One very grateful cat seeking a forever home; however, the publicity has helped us drum up support for our Cats for Seniors program in general.
Kat, our senior cat, came to us a couple years ago when one of our volunteers was diagnosed with cancer. Sadly, she passed and Kat, who has a thyroid condition, was suddenly parent-less. Finding a home for her has proved to be problematic. She had some applicants over the years, but they were never a good fit (either they were too active, couldn’t provide adequate care, didn’t have the financial resources or Kat simply didn’t make a connection with them).
However, all that changed March 2019. Knowing that we had a Senior Pet Adoption Grant from the Petfinder Foundation, we knew we could spend a little extra to promote Kat in some of our advertising venues. She was featured via a Facebook ad and in our local coupon publication called Town Money Saver, which is how Kat’s new mom made her way to Petfinder and then to us directly. She visited our shelter and almost instantly they were a match, so it was a “done deal.” Kat found her new person and her person found a new companion to keep her company.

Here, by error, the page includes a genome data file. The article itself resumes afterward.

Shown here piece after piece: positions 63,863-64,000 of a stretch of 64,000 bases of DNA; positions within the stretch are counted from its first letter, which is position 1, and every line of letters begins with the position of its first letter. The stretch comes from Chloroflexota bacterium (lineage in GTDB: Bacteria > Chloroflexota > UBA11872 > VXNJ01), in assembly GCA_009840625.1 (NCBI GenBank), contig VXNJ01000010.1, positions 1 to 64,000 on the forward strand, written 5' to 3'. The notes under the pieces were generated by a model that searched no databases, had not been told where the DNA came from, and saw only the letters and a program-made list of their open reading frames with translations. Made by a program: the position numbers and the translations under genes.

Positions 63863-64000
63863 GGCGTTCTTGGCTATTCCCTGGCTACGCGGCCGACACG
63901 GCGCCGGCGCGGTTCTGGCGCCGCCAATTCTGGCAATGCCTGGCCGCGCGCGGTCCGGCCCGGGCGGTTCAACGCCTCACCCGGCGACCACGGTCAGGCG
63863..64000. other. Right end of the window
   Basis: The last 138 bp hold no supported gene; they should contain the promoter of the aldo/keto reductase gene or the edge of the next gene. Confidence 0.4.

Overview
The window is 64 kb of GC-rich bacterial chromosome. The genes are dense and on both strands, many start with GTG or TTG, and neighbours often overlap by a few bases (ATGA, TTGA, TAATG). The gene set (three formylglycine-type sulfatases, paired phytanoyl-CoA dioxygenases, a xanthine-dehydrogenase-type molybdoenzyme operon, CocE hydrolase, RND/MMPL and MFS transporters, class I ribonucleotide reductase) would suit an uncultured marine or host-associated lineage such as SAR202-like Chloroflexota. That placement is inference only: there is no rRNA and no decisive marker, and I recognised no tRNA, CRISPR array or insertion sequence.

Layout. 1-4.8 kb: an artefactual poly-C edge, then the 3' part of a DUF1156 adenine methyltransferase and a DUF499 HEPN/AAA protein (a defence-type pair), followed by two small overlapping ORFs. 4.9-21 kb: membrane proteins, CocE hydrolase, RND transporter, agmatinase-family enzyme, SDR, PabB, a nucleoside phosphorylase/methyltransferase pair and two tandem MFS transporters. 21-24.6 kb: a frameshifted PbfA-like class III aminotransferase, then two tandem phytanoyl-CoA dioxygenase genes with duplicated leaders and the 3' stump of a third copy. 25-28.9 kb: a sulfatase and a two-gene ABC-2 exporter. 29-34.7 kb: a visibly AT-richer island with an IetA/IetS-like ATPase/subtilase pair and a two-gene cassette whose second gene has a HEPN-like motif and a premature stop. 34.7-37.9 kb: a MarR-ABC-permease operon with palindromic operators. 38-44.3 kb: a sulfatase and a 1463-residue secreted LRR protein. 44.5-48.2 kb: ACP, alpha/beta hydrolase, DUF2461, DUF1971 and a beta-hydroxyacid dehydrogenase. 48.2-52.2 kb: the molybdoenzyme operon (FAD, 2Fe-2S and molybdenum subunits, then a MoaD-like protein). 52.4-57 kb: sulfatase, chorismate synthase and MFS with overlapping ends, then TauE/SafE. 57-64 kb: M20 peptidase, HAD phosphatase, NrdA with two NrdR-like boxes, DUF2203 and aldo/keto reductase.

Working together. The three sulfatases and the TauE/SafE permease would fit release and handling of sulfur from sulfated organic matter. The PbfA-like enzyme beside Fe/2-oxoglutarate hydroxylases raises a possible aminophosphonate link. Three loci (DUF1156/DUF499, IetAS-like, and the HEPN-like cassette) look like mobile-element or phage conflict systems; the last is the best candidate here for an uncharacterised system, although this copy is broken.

Thanks to the senior cat grant from the Petfinder Foundation, we were able to cover Kat’s adoption fee while also getting her a complete wellness check prior to going to the new home. The adopter also received food and the medication Kat needs, which should last for at least the next two years, along with instructions on how to administer it. We also covered Kat’s transportation to her new home. This way, the adopter, who uses public transportation, didn’t have to worry about getting her there to her house.
In conclusion, Kat needed someone who could offer her the time and support she needs to have an enriched life in her final years. Our adopter wanted to save a senior cat who could keep her company. It’s a perfect match and all of us couldn’t be happier for everyone.